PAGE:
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Don’t blame Lincoln Riley and Brian Kelly. Blame USC, LSU and a corrupt, broken system | David Murphy

In paying two coaches to abandon their student-athletes on the eve of the postseason, two universities have further degraded their academic mission.

Brian Kelly abruptly left Notre Dame for the head coach job at LSU earlier this week.
Brian Kelly abruptly left Notre Dame for the head coach job at LSU earlier this week.Read morePaul Sancya / AP

They are sowing the seeds of their own destruction. This is the only thing you can hope for. It is the one fleck of silver that sparkles from within the dark underbelly of the beast, this violent, thrashing storm cloud that has swallowed amateur athletics with its shadow of idolatry and greed. At some point, there will be no more straight faces to keep, no more propaganda to produce. The cabal of robber-baron university presidents and their four-letter lobbying group will have little choice but to shrug their shoulders step out from behind the Wizard of Oz screen and explicitly acknowledge a fact that they can no longer even tacitly deny. They are in the business of national athletics, and there is nothing collegiate nor amateur about it.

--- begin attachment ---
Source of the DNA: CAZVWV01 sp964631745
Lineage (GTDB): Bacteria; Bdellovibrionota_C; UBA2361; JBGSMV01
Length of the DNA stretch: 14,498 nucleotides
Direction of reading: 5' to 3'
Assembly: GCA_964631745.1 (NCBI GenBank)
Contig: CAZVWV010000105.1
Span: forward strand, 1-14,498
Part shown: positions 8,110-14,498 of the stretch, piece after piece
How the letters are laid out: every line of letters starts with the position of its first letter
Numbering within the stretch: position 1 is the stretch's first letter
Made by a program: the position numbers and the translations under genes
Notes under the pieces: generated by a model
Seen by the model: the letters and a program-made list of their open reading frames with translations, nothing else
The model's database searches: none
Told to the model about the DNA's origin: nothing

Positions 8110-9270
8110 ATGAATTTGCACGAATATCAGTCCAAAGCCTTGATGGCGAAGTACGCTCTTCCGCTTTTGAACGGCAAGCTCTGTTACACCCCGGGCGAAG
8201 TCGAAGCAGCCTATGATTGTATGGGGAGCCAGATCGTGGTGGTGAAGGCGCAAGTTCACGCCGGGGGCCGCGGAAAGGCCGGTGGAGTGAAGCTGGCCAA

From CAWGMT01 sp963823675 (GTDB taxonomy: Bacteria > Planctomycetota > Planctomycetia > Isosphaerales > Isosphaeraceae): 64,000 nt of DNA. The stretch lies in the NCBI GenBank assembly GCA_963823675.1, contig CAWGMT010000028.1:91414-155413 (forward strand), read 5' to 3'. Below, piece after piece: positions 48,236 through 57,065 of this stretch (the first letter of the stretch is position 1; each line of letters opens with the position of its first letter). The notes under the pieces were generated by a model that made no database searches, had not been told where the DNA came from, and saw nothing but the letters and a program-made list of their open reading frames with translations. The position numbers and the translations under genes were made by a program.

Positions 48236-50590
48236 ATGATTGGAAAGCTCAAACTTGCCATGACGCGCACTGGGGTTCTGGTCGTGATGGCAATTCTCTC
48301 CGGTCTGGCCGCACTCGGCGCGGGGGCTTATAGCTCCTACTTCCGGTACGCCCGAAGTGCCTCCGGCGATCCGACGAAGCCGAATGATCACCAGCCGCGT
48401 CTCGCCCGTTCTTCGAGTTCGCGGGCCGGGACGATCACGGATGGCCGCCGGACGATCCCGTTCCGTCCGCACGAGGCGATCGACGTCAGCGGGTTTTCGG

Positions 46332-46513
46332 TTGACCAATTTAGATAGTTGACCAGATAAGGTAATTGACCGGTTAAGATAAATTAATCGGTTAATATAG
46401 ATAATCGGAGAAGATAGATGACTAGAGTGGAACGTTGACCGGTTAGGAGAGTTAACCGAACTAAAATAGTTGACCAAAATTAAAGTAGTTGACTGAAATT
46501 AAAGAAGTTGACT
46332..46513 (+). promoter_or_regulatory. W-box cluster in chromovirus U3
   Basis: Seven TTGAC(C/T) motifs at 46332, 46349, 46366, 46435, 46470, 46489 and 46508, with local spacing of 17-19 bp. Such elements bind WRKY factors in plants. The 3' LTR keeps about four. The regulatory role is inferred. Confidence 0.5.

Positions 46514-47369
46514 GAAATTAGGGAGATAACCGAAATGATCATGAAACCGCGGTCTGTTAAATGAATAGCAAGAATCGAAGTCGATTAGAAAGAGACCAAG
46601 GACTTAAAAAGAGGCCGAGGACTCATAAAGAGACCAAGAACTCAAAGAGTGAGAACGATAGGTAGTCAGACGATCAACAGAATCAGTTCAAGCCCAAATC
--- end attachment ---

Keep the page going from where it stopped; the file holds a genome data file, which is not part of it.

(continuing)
Already, they are barely bothering to tie the curtain shut. In a span of five days, on the eve of finals week, with school still in session and fall sports still in season, two of this country’s most prestigious public academic institutions agreed to make another football coach a state-sponsored millionaire. Lincoln Riley, Brian Kelly — some will accuse them of greed, hypocrisy, disloyalty, but opportunism is the only correct charge. They might have chosen a dirty career, but it is theirs to navigate, and, like most of us, that navigation is where their foremost loyalty lies. The blame lies solely with a system that encourages coaches to spend the month of December with one eye out the door. Coaching football is their business, and this is the way that business works.